Shakespeare as Bone of Contention
Because of the importance of Shakespeare in British and world culture, many people have tried to connect to his legacy by attempting to find more of his works. The works featured on this page, which have had their authorship debated throughout the years by individuals who hope to discover new Shakespearian works, are a more begign attempt to connect in that way.
This play has tempted Shakespeare scholars since it was published because of the initials on the title page, and was even included in the second impression of the Third Folio. It is part of what is known as the Shakespeare Apocrypha: plays which are attributed, with various degrees of agreement and amounts of evidence, to Shakespeare either entirely or in part. The membership of this group has changed over time as Shakespeare researchers use various techniques--from close analysis of the text of the play to records from Elizabethan London--to ascertain the truth. Unfortunately, modern scholarship rejects Shakespeare’s authorship of this play: it is now attributed to Thomas Middleton.
The Third Folio was printed in 1664, after most of the people directly associated with Shakespeare had died. This may be why seven additional plays were included in the volume. Only one of these new plays--Pericles, Prince of Tyre--is now accepted as part of the Shakespeare canon.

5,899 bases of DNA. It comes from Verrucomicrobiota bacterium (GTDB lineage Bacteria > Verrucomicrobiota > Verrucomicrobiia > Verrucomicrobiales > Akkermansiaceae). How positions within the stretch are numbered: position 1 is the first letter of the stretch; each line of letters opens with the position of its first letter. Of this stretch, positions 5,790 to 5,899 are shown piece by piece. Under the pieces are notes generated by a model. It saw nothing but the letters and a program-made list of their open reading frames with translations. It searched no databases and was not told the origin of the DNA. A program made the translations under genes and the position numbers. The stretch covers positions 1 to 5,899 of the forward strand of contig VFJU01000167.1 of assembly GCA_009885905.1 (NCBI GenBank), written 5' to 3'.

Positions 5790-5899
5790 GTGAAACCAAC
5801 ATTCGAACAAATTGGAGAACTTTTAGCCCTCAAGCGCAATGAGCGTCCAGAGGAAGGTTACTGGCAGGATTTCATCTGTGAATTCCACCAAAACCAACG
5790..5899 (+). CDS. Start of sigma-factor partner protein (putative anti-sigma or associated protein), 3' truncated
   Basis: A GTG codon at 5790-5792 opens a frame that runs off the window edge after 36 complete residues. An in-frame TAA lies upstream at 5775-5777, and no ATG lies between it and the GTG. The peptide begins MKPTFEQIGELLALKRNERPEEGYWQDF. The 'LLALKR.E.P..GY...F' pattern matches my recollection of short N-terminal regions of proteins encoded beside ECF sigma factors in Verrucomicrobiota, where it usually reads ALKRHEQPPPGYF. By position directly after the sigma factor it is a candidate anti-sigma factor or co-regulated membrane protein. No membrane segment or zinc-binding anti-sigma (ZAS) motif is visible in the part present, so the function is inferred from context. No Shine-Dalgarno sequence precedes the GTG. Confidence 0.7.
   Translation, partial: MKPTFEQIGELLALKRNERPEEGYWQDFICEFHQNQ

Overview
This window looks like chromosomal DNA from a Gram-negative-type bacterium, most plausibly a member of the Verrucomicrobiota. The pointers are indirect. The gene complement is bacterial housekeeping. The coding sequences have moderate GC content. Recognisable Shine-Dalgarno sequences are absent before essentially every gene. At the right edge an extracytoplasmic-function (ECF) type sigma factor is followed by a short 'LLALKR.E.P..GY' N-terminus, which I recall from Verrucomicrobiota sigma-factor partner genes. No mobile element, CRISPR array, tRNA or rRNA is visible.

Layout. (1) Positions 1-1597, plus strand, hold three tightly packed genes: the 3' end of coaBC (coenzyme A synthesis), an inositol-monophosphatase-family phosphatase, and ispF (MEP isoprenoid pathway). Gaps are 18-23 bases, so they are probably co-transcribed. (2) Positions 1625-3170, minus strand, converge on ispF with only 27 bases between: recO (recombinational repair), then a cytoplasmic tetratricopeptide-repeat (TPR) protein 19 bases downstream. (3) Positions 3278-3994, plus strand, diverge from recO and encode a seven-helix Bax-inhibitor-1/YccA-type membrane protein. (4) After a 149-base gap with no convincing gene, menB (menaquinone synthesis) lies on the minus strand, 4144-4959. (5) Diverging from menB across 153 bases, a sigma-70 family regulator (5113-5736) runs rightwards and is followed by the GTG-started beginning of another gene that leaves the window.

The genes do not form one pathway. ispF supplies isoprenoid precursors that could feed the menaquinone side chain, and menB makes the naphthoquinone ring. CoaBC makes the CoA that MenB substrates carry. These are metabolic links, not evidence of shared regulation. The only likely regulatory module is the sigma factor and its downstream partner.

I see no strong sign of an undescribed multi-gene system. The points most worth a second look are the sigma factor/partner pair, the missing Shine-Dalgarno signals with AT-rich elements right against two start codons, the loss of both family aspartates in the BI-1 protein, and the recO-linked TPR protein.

This play was attributed to Shakespeare because it was bound in a volume with two other Elizabethan plays as “Shakespeare, Vol. 1” in the library of Charles II (1630-1685). Modern scholars have investigated all of the plays that were attributed to Shakespeare by anyone in the decades immediately following his death, under the assumption that those attributions could have relied on evidence that is now lost. Researchers have concluded that this play was probably not written by the Bard, though there is no agreement as to who the actual author might be.
Disagreement about whether this play was by Shakespeare was resolved in the opposite direction as the previous two plays. While there was originally doubt as to whether Shakespeare was involved in the writing of this play, it is now generally agreed by scholars that Shakespeare wrote part of this play in collaboration with John Fletcher, a contemporary playwright whose fame in the early 17th century rivaled Shakespeare’s.